The NYS Department of Environmental Conservation (DEC) held one of only four state-wide Hearings on drilling and hydraulic fracturing at Sullivan County Community College on October 28, 2009.
The vast majority of the standing-room-only crowd was opposed to drilling in New York State.
Few or none of the opponents drew a distinction between drilling in a watershed or anywhere else.
Most or all asked for additional time so the public can read and comment knowledgeably on the DEC’s 800+ page “Draft Supplemental Generic Environmental Impact Statement on Gas and Oil Drilling in New York State.” (DSGEIS)
They asked that several more public hearings be scheduled throughout the state because some had driven three or more hours to attend last night. (Note: When I left at 11:00 PM, the meeting was still going on.)
Several local highway superintendents described their local roads as “substandard” and worried about the damage that will be wreaked by the enormous volume of truck traffic necessary to drilling. Uniformly, they asked that the DEC inform local municipalities when each drilling application is made so that Road Use Agreements can be drafted in a timely fashion and so that control of local road use will reside with the towns.
Town Supervisors reiterated what the Superintendents said and went further. Jim Scheutzow (Town of Delaware) said, “We need the gas companies to step up. We don’t have the resources to take care of the roads.”
Jim Greier (Town of Fremont) laid out the specifics, “We have 1391 people, 84 miles of town roads, 16.8 miles of county road, one gas station, two bars and no extra funds for repairing roads that are damaged by extra heavy trucks.”
One Building Inspector, citing to the lack of local prerogatives, raised a point that’s bothered drilling opponents from the beginning, “No drilling company’s come to me for a permit.”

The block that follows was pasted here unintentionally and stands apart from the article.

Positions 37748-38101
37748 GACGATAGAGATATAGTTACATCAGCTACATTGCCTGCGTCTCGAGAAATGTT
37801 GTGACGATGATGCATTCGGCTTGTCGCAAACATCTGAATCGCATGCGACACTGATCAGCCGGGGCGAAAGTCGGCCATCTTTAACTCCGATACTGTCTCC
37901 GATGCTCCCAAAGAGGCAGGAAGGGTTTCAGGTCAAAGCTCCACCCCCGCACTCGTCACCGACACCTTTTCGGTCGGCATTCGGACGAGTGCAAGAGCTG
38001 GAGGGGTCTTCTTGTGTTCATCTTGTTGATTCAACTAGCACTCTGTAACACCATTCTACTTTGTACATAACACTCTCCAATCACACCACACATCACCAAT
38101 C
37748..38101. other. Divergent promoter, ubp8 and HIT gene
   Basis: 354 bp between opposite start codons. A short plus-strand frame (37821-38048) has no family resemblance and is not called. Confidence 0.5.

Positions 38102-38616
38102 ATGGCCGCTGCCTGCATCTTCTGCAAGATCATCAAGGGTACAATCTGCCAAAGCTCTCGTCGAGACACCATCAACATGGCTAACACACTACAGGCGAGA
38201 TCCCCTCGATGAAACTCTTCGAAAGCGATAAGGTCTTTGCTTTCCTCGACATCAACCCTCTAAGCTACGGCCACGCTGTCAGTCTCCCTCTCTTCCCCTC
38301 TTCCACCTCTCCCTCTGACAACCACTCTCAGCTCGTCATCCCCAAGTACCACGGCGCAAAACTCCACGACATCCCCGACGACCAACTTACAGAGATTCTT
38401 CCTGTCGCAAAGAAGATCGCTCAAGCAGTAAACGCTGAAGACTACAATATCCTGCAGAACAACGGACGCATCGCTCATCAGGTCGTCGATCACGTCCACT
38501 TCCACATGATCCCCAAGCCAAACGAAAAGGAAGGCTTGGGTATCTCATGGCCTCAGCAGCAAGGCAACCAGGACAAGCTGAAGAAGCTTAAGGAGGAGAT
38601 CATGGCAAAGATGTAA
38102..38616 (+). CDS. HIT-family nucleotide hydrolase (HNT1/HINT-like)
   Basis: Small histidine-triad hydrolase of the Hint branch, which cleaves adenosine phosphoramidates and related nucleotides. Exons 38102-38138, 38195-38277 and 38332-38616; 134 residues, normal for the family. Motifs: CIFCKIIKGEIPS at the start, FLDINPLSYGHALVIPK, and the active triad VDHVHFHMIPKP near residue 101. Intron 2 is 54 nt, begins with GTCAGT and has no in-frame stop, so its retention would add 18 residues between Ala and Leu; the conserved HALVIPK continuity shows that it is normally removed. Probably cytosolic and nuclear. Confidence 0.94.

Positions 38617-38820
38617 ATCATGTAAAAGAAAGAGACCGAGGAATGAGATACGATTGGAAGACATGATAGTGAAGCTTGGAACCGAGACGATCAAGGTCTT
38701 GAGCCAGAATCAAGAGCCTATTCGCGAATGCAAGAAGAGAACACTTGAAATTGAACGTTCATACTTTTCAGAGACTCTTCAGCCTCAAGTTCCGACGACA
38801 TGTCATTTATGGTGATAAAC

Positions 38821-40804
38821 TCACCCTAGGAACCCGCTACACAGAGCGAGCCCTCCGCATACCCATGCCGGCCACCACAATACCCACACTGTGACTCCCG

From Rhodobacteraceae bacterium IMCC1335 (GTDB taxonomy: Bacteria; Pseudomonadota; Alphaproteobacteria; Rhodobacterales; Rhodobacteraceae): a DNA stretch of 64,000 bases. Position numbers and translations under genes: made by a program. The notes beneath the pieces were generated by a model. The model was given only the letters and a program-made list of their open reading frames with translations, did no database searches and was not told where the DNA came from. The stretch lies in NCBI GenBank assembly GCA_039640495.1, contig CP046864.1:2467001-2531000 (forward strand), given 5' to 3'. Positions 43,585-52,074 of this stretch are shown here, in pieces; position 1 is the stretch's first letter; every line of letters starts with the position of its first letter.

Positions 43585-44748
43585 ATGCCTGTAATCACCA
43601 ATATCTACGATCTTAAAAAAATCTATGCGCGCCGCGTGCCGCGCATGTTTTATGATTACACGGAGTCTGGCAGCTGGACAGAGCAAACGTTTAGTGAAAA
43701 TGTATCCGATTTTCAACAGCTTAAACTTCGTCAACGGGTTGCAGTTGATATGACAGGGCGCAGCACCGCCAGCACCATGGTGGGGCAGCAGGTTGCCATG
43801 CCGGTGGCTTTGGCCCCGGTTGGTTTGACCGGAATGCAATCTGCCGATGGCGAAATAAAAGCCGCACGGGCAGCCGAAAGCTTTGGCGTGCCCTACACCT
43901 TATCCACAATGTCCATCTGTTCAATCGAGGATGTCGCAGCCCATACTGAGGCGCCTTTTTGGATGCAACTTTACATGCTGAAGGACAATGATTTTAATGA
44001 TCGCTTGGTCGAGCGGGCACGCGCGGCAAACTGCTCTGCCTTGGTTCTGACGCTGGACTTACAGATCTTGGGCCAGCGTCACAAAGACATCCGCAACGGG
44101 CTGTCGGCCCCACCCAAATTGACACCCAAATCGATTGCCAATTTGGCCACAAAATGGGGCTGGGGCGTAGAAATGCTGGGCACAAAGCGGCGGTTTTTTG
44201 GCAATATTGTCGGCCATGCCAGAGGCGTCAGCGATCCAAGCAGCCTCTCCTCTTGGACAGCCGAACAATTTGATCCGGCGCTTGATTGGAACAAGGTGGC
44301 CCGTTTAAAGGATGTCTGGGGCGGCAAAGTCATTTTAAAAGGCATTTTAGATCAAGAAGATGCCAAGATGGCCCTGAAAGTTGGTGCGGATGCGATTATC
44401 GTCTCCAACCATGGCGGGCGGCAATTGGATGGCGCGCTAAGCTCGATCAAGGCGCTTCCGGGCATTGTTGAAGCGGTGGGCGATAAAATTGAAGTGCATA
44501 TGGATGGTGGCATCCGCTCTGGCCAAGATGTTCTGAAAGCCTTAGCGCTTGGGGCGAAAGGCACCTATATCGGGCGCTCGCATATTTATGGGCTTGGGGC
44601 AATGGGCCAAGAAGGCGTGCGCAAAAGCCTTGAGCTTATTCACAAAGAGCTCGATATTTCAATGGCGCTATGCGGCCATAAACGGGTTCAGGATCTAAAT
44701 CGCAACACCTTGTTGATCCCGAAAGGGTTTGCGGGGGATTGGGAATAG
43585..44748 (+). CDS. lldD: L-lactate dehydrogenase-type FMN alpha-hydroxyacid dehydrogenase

Perhaps the greatest applause was saved for Luiz Aragon, Sullivan County’s Planning Commissioner and Maria Grimaldi, a tireless advocate for a sustainable local ecology and economy.
“Despite DEC’s efforts,” said Mr. Aragon, “many citizens remain concerned by DSGEIS on many issues. I respectfully request that the cumulative impacts and socioeconomic concerns be fully-addressed.” He included, amongst others, the impacts on municipal infrastructure, standards of notification, safety to muncipalities, protection of aquifers and the overall health and welfare of our communities.
They were not empty words. Referencing the Sullivan County Legislature, Mr. Aragon called attention to the potential for drilling in flood plains and called the body of legislation salient to environmental protection, “inconsistent.” After listing several recent accidents and incidents of contamination by the drilling industry, the County Planning Commissioner called for bans on open pit storage and drilling in all flood plain zones. He urged the DEC to add a requirement that the contents and composition of frac fluids be posted at drilling sites and with emergency responders. “Our County remains concerned that municipalities must be permitted to issue local laws without fear of lawsuits. The cumulative impacts of pipelines and compressors will be huge. It is unclear that mitigation can be effected if contamination of ground water occurs.”
When Maria Grimaldi said, “The DEC’s DSGEIS seems to be enabling an industry that is not compatible with protecting our environment,” the crowd roared approval. Her follow through was received even more noisily, “I’m concerned about conflicts of interest between state governments and the gas drilling industry. Where did the information come from for the DSGEIS and who was consulted? We should require that no high level public servants can work for the gas companies for four years after leaving public service…. How will we be protected by accidents that inevitably happen? There have been failures in eight states with human error being the leading cause of systemic failures.”
On and on, opponents stepped to the podium. They asked for a clear delineation of responsibility for oversight of drilling practices and enforcement of regulations, “What will happen when there’s an accident? Who will respond? How will the rights of residents who didn’t sign leases be protected when their wells are contaminated? How can we test our wells [when they’re contaminated] if we aren’t allowed to see a list of the chemicals the industry used? How can we prove liability and recoup our lost property values?”